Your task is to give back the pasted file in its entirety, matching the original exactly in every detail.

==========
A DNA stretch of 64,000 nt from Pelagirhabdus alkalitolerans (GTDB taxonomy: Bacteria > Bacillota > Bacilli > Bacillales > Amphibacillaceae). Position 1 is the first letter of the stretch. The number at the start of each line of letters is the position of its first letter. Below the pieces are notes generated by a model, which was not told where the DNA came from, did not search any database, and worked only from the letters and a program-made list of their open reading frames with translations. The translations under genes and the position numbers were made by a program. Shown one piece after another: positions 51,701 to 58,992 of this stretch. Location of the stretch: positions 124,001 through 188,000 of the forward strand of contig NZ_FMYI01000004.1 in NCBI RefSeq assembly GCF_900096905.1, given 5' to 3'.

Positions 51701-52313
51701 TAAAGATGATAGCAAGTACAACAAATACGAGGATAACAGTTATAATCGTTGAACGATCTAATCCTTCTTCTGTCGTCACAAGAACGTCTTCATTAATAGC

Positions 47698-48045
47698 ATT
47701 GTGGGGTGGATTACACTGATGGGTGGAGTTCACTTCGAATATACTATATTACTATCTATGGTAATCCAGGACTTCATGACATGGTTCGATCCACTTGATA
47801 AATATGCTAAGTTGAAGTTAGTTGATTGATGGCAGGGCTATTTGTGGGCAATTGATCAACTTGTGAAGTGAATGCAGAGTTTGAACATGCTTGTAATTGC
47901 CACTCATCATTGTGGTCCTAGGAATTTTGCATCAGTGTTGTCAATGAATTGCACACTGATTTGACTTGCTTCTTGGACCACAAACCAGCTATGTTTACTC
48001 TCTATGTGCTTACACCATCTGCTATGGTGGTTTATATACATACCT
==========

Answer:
A DNA stretch of 64,000 nt from Pelagirhabdus alkalitolerans (GTDB taxonomy: Bacteria > Bacillota > Bacilli > Bacillales > Amphibacillaceae). Position 1 is the first letter of the stretch. The number at the start of each line of letters is the position of its first letter. Below the pieces are notes generated by a model, which was not told where the DNA came from, did not search any database, and worked only from the letters and a program-made list of their open reading frames with translations. The translations under genes and the position numbers were made by a program. Shown one piece after another: positions 51,701 to 58,992 of this stretch. Location of the stretch: positions 124,001 through 188,000 of the forward strand of contig NZ_FMYI01000004.1 in NCBI RefSeq assembly GCF_900096905.1, given 5' to 3'.

Positions 51701-52313
51701 TAAAGATGATAGCAAGTACAACAAATACGAGGATAACAGTTATAATCGTTGAACGATCTAATCCTTCTTCTGTCGTCACAAGAACGTCTTCATTAATAGC

Positions 47698-48045
47698 ATT
47701 GTGGGGTGGATTACACTGATGGGTGGAGTTCACTTCGAATATACTATATTACTATCTATGGTAATCCAGGACTTCATGACATGGTTCGATCCACTTGATA
47801 AATATGCTAAGTTGAAGTTAGTTGATTGATGGCAGGGCTATTTGTGGGCAATTGATCAACTTGTGAAGTGAATGCAGAGTTTGAACATGCTTGTAATTGC
47901 CACTCATCATTGTGGTCCTAGGAATTTTGCATCAGTGTTGTCAATGAATTGCACACTGATTTGACTTGCTTCTTGGACCACAAACCAGCTATGTTTACTC
48001 TCTATGTGCTTACACCATCTGCTATGGTGGTTTATATACATACCT